Landscape variation in defense traits along gradients of multiple resources in a tropical savanna plant

Neha Mohanbabu, Michiel P. Veldhuis, Dana Jung, Mark E. Ritchie

Research output: Contribution to journalArticlepeer-review


Many plant species are widely distributed and consequently are exposed to multiple abiotic factors and diverse herbivores, each of which may distinctly affect the magnitude of different defense traits. Alternative theories for optimal allocation to plant defense traits predict both positive and negative associations between magnitude of defense and resource availability. These predictions may apply even within species. This suggests potential for a single species' patterns of association of defense traits and resources to vary with both the type of defense and identity of resource, but relatively few studies have explored intraspecific variation in multiple defense traits along several resource gradients simultaneously. In order to address this gap, especially in an ecosytem dominated by large mammalian herbivores, we assessed relationships between multiple resources (rainfall, soil N, and soil P) and plant defense traits (prickle density, phenolics, and lignin content) using a widely distributed tropical savanna herb, Solanum incanum, growing in naturally occuring resource gradients within the Serengeti National Park. We found substantial intraspecific variation in all three defense traits across sites (n = 43). Variation in prickle density was positively associated with rainfall and soil P, but not soil N. In contrast to prickle density, phenolics and lignin were uncorrelated with all three resource gradients. This independent association of soil P with a carbon-based defense, prickle density, suggests potential for resources that are not components of defenses to influence allocation to defense traits. Such influence may reflect association between resource and herbivore abundance and/or preference. These varied patterns in resource–defense associations further emphasize the tremendous variation in anti-herbivore traits which may be influenced by different plant resources and highlight the need to consider multiple resource gradients in understanding evolution of plant traits.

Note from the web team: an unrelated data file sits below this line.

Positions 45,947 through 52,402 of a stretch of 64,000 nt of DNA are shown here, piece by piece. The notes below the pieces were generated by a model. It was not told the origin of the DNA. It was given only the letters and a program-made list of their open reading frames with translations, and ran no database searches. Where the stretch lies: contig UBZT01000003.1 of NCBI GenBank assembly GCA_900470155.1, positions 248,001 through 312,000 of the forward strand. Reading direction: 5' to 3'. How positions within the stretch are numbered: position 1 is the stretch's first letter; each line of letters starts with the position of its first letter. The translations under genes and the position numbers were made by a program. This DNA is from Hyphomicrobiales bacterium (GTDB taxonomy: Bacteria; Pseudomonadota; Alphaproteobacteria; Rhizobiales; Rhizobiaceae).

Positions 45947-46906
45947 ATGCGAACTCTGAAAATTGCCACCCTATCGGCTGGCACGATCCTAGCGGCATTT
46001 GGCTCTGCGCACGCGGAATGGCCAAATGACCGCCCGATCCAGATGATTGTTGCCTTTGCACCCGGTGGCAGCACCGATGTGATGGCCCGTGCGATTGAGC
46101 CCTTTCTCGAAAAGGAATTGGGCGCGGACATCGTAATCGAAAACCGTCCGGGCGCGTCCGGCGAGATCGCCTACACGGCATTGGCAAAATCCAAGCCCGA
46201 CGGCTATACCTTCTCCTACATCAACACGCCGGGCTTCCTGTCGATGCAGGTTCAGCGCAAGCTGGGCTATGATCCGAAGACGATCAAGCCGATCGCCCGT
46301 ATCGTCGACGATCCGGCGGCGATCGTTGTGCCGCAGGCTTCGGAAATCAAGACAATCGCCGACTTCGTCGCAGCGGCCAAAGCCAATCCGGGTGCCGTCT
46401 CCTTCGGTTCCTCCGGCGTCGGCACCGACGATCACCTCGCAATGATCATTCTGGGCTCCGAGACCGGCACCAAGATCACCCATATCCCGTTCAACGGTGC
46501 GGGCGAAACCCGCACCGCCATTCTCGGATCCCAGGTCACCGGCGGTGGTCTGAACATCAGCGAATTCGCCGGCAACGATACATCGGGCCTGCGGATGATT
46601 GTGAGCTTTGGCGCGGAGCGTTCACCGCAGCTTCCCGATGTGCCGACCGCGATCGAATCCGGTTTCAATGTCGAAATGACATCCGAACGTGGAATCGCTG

Original languageEnglish (US)
Article numbere09909
Issue number9
StatePublished - Sep 2023


  • intraspecific variation
  • mammal herbivory
  • multiple resources
  • phosphorus
  • physical defense

ASJC Scopus subject areas

  • Ecology, Evolution, Behavior and Systematics


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